Leather lifestyle has its roots in returning soldiers after WW2. Having been through the war, having faced fear, hunger and cold, and having faced it with others in a regulated hierarchical structure, they could not find their way back to normal society easily. Their families, as much as they were happy to see them, could not provide that level of closeness they knew with their fellow soldiers.
These were the reasons for forming groups and spending time together. They talked, laughed, drank and felt understood completely.
All other elements were reminders, treasured possessions. The boots, the leather, the protocols, they were never the aim. Hierarchy was never the aim. They were all part of their realities at WW2 and carried over to the period thereafter. The aim, the only aim, was to connect on a profound level.
Some soldiers were straight, some gay, as in normal society. Gay soldiers, just like other soldiers, treasured the same memories of closeness, of comradery. They too, wanted to belong, to feel understood. They too, formed groups, which were very similar to the hetro groups, with the addition of sex between the members.
This is the history, this is how it was formed.
We can all understand the feelings of isolation people felt returning home from ww2. They could not find their place in the general society, because they were forever changed by the war. They spent time with their peers to feel a sense of belonging, a sense of being normal, which they couldn’t find in general society.
To go back to our groups, after a period of time, the hetro groups fell apart. The members found their way to society, formed families, found jobs etc. The gay groups carried on. They liked spending time together among peers and usually did not integrate into the general society, because being gay was not accepted. At some point they encountered a new situation. There were new people wishing to join the groups. These were younger men, without the experience of war, military or comradery to connect them to the other members. Faced with this challenge, the original members had to come up with a way to integrate these newcomers into the groups. Their challenge was to maintain the exact nature of the groups. The newcomers were interested in that as well. The structure of the groups was what attracted them in the first place. The way to do this was to simulate the forging process which formed the original members. Unfortunately, or fortunately, the war was over. Normal service in the military could not simulate the actual war. So they chose the next best thing.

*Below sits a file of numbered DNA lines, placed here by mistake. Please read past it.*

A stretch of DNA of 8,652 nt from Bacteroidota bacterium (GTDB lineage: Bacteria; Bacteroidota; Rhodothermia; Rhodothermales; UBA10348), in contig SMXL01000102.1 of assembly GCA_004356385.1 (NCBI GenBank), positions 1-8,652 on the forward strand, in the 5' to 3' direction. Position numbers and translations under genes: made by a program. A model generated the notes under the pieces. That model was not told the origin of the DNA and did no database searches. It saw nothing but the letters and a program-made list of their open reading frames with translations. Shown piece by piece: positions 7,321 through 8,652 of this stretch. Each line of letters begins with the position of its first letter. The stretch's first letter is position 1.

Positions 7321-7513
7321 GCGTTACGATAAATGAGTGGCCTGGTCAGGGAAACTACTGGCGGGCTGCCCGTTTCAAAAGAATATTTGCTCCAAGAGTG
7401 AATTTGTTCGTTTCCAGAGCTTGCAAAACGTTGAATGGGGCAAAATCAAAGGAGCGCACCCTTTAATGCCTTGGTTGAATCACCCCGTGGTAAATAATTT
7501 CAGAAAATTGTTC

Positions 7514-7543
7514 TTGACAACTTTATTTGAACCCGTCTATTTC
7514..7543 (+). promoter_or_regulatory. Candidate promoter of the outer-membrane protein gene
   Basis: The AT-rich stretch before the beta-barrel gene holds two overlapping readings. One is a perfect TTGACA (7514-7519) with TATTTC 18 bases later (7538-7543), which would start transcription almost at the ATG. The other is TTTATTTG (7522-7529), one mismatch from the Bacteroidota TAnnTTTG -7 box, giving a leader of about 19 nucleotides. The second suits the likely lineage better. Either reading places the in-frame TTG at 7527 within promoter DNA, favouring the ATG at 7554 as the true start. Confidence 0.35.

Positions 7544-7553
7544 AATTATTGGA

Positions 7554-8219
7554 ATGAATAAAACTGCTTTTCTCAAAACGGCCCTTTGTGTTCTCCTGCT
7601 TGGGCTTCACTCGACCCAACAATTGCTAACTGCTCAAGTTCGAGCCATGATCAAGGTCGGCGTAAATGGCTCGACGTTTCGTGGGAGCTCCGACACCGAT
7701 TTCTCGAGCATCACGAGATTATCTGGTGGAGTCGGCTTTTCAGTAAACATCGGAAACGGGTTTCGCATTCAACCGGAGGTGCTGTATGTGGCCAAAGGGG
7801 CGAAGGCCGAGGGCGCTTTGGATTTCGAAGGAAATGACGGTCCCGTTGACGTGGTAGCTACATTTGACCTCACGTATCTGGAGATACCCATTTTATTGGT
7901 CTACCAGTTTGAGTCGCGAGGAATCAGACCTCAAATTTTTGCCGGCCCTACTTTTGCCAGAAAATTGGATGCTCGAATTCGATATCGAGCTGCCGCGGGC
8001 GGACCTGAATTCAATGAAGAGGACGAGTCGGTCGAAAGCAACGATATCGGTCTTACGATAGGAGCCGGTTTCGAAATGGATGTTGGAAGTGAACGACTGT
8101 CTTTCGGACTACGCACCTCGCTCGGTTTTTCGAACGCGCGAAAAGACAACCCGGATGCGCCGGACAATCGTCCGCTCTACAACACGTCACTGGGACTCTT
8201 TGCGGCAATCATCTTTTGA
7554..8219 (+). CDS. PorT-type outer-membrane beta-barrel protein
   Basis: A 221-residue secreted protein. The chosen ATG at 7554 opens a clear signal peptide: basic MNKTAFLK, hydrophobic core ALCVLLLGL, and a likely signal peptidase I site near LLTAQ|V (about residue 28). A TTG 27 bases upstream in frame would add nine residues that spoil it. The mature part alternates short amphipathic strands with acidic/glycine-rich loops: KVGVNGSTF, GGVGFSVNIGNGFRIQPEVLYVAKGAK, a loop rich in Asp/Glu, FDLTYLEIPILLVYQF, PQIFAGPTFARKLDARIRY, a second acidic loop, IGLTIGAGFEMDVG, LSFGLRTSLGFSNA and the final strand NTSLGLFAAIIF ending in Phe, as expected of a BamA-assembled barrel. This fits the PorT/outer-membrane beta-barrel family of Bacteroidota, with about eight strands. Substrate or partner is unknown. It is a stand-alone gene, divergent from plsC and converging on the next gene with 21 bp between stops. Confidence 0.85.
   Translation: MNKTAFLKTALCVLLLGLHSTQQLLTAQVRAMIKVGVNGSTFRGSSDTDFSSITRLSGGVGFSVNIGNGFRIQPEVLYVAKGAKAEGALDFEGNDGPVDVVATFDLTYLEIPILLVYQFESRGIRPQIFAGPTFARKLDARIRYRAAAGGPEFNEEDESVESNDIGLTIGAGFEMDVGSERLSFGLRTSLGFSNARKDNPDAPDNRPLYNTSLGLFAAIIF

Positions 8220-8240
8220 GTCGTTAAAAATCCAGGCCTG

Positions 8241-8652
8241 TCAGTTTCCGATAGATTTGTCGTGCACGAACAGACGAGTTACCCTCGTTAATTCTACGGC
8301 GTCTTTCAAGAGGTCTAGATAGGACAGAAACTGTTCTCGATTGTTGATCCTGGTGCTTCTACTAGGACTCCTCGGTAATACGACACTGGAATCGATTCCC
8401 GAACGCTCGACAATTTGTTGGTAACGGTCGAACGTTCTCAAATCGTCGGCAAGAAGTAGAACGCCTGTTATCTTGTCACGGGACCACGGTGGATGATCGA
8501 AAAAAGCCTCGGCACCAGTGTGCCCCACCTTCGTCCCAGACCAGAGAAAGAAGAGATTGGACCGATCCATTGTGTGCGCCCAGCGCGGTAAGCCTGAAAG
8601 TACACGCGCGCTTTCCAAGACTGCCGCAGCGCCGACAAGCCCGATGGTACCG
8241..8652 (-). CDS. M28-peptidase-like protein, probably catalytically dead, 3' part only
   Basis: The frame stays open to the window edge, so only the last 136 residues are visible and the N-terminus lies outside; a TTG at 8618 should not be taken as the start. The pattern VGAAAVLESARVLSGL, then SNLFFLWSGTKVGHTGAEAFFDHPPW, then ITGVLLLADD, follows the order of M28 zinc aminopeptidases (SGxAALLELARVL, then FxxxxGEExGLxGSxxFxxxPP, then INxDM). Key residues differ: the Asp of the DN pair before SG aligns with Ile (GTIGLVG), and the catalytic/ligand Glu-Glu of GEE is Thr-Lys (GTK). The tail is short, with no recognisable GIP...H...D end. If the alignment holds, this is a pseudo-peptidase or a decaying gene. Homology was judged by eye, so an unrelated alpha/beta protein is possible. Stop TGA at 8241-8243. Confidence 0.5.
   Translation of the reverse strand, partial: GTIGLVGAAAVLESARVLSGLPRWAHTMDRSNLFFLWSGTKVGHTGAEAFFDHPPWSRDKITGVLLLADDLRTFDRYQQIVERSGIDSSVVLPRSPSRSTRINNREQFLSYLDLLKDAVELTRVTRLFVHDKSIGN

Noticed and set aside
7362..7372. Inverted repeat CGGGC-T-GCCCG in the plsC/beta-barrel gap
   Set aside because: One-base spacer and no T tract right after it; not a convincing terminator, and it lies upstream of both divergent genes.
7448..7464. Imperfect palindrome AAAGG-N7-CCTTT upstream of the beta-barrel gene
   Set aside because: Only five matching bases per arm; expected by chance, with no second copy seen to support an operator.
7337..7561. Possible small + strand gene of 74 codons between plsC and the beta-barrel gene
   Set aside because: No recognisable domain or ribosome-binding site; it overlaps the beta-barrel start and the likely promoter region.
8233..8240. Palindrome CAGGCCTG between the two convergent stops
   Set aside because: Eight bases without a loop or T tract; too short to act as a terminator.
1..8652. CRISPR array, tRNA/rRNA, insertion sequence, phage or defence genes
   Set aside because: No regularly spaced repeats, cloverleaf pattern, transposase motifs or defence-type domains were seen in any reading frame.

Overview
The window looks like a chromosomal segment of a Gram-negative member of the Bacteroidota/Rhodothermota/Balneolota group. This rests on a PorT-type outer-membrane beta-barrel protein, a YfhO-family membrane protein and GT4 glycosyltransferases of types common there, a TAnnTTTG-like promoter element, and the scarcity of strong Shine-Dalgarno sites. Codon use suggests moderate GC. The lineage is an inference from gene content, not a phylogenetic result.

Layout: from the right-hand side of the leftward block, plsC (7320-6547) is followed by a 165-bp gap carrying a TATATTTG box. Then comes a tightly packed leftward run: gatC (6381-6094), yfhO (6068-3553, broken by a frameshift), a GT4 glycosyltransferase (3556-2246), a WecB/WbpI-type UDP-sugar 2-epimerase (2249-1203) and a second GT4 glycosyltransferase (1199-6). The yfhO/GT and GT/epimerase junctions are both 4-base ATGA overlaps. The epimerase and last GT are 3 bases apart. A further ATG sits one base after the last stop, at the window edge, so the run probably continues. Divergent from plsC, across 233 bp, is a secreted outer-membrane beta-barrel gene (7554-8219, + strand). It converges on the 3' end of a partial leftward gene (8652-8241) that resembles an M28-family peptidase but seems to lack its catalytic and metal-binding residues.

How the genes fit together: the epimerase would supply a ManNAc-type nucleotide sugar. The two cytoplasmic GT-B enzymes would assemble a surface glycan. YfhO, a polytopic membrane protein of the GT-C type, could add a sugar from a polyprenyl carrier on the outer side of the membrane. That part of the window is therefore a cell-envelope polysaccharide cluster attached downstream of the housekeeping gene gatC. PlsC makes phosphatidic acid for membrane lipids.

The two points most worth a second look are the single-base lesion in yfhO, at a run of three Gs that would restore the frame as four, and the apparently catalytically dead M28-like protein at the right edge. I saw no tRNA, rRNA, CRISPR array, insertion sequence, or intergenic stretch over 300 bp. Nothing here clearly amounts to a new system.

Every newcomer was to go through the process of initiation, similar to WW2 in length, starting from the lowest rank. The initiation process allowed original members the time to cultivate the same values and protocols in the new members before accepting them as equals. The new members progressed through the ranks according to their progress and contribution to the group. The new members accepted that hierarchy as part of their integration process. They also accepted all the elements and protocols as part of their training. They earned their ranks. They in turn supported the training of newer members in the same way, following the same program. The image of the original group, their values and ethics, to which they trained the newcomers to aspire, was called the Old Guard. It remained the ideal, the people who represented the old traditions, and the new people who kept that image alive and lived accordingly are called the Old Guard.